and Exercise Sharply Cut Type 2 Diabetes Risk
By Ori Twersky
WASHINGTON (Reuters Health) - Americans at risk of developing
type 2 diabetes can sharply reduce the odds through a regular
regimen of diet and exercise, according to the nation's first
major clinical trial to compare the effects of diet and exercise
versus medication in the prevention of type 2 diabetes.
The trial, sponsored by the National Institutes of Health (NIH),
found that at-risk people who exercised at least 30 minutes a
day reduced their risk by 58%, even without medication. In
contrast, those who used the diabetes drug Glucophage (metformin)
without diet and exercise reduced the risk by only 31%. Type 2
diabetes is strongly associated with obesity.
"In view of the rapidly rising rates of obesity and
diabetes in America, this good news couldn't have come at a
better time," said Department of Health and Human Services
(HHS) Secretary Tommy Thompson, while releasing the results.
"So many of our health problems can be avoided through
diet, exercise and making sure we take care of ourselves."
Other experts agreed.
"I think common sense would have dictated this,"
Dr. William Crowley, a professor of medicine at Harvard
University in Boston, Massachusetts, and president of the
Endocrine Society, told Reuters Health. "But on the other
hand, this hypothesis has not been studied in the American
population. So, this really is a landmark."
The findings come from the Diabetes Prevention Program (DPP),
a large-scale clinical trial conducted at 27 centers nationwide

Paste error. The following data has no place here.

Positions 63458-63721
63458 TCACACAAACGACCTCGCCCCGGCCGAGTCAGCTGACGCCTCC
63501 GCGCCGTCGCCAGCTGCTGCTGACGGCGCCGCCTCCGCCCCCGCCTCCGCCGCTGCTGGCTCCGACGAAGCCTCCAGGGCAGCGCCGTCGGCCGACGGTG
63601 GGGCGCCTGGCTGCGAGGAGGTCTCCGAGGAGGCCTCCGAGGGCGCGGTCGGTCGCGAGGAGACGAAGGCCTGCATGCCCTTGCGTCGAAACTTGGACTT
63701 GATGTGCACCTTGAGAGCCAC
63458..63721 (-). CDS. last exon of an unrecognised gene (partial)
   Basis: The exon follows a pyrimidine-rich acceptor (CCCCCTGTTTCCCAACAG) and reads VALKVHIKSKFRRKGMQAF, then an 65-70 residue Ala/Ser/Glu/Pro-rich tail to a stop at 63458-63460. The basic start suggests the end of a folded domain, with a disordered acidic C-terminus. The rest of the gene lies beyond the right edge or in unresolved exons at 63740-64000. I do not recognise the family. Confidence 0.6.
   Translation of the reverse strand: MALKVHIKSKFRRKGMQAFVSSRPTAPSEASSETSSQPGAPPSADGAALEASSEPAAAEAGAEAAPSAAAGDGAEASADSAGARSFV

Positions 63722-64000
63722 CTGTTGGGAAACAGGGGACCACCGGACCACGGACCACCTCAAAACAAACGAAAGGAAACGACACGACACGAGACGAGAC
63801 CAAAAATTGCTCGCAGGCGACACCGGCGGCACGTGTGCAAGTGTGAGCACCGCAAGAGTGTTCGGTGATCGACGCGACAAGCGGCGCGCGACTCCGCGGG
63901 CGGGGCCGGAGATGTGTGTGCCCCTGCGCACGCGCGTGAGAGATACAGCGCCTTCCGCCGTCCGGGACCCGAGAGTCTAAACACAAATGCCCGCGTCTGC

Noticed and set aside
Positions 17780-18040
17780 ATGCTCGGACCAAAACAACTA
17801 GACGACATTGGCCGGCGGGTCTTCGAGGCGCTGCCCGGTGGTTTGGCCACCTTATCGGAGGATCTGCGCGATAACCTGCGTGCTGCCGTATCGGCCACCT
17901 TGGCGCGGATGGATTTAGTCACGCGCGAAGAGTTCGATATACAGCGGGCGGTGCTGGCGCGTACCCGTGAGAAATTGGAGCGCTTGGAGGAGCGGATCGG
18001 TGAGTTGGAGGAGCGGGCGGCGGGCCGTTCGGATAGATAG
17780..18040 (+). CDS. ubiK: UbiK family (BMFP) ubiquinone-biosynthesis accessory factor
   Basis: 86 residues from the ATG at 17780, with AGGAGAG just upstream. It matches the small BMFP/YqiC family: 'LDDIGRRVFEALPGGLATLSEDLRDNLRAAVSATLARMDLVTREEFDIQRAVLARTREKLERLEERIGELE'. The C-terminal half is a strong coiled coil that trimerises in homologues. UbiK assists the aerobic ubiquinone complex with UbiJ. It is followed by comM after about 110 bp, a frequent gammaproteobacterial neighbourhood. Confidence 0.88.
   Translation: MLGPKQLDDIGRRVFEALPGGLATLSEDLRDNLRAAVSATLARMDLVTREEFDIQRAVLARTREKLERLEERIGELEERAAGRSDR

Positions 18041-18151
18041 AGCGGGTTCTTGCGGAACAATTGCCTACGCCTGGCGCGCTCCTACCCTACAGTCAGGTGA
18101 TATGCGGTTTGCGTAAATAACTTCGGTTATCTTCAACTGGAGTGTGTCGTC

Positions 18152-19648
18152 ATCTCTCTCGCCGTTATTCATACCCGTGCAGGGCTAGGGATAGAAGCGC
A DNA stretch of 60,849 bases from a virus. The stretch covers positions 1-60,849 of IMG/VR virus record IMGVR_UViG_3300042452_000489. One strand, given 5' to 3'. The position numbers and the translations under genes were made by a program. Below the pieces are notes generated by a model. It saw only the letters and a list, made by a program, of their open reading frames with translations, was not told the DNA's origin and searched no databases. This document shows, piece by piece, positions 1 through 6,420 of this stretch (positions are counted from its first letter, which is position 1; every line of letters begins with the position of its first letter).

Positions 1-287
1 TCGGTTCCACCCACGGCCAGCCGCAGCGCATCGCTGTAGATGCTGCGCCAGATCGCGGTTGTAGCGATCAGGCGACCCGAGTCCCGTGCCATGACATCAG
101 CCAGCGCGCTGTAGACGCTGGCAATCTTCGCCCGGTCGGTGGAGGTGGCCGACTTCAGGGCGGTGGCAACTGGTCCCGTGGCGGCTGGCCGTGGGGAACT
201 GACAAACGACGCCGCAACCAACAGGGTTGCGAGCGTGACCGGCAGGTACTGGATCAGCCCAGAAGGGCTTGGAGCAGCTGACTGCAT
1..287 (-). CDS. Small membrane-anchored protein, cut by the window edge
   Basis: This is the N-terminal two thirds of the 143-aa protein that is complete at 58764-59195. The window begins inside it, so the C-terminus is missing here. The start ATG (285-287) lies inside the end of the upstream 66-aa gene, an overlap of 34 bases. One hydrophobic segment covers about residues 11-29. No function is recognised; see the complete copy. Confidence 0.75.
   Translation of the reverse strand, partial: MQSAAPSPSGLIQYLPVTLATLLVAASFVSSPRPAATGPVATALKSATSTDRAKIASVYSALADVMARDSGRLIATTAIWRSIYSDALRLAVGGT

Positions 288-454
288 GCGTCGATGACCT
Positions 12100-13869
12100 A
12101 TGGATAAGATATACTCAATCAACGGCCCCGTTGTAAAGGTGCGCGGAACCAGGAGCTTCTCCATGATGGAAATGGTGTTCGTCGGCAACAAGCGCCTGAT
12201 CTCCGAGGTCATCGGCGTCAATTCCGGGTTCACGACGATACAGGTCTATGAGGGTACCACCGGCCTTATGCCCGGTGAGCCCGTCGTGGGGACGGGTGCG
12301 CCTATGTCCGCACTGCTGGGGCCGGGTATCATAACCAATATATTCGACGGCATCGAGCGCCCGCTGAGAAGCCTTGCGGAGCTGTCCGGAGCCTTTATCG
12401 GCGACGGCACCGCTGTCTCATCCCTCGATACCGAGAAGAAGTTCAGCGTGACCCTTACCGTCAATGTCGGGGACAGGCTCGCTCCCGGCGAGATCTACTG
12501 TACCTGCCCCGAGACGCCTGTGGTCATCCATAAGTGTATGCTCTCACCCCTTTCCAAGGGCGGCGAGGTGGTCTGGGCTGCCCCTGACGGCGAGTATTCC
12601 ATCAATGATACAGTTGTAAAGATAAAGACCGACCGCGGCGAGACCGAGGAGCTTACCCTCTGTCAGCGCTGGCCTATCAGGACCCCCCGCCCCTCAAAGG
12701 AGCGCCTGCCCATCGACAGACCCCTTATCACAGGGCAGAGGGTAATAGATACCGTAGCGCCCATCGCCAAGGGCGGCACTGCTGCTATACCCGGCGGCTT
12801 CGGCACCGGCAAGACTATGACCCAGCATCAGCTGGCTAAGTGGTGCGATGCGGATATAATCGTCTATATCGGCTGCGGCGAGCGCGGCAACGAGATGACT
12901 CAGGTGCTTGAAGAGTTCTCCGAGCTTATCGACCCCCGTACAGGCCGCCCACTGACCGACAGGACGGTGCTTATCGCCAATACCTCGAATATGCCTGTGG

and involving more than 3,000 participants. Participants ranged
in age from 25 to 85, and were required to sustain a 5% weight
loss over the study's 3-year duration.
As a result, Crowley said the trial is likely to increase
physicians' resolve to talk to their patients about diet and
exercise. At present, Crowley said physicians are often
reluctant to aggressively recommend diet and exercise because
patients generally do not follow this advice. And until now,
there was no concrete evidence to establish that diet and
exercise alone could result in such a dramatic decrease in type
2 diabetes risk.
But the researchers cautioned that the jury has yet to submit
a final verdict.
"We simply don't know how long, beyond the 3-year period
studied, diabetes can be delayed," explained Dr. David
Nathan, the lead investigator.
Nathan added that further follow-up would be needed to
determine if the diet and exercise regimen also reduced the risk
of common concurrent conditions, such as heart disease--a major
cause of death in people with type 2 diabetes.
But overall, Nathan noted that the lifestyle changes worked
as well in men and women of all ages, while the drug therapy
appeared relatively ineffective in older people and those who
were relatively less overweight.
"Every year a person can live free of diabetes means an
added year of life free of pain, disability and medical costs
incurred by this disease," added Dr. Allen Spiegel,
director of the NIH division responsible for sponsoring the
trial. "The DPP findings represent a major step toward the
goal of containing and ultimately reversing the epidemic of type
2 diabetes in this country."
An estimated 16 million Americans have type 2 diabetes,
according to the Centers for Disease Control and Prevention (CDC).
Type 2 diabetes is also a major cause of kidney failure, limb
amputations and blindness in adults, according to CDC figures.
Glucophage was approved in 1996 as a treatment for
adult-onset diabetes that could not be managed using insulin
alone. Glucophage subsequently was also approved for the
prevention of type 2 diabetes in at-risk Americans aged 10 and
Praising the current study, Crowley said the NIH should now
involve itself in further research into type 2 diabetes
"I think there is no question that the NIH has to
continue and expand human investigation," Crowley told
Reuters Health. "Human experimentation is key."
Representatives from Bristol-Myers Squibb, the manufacturer
of Glucophage, could not be reached for immediate comment.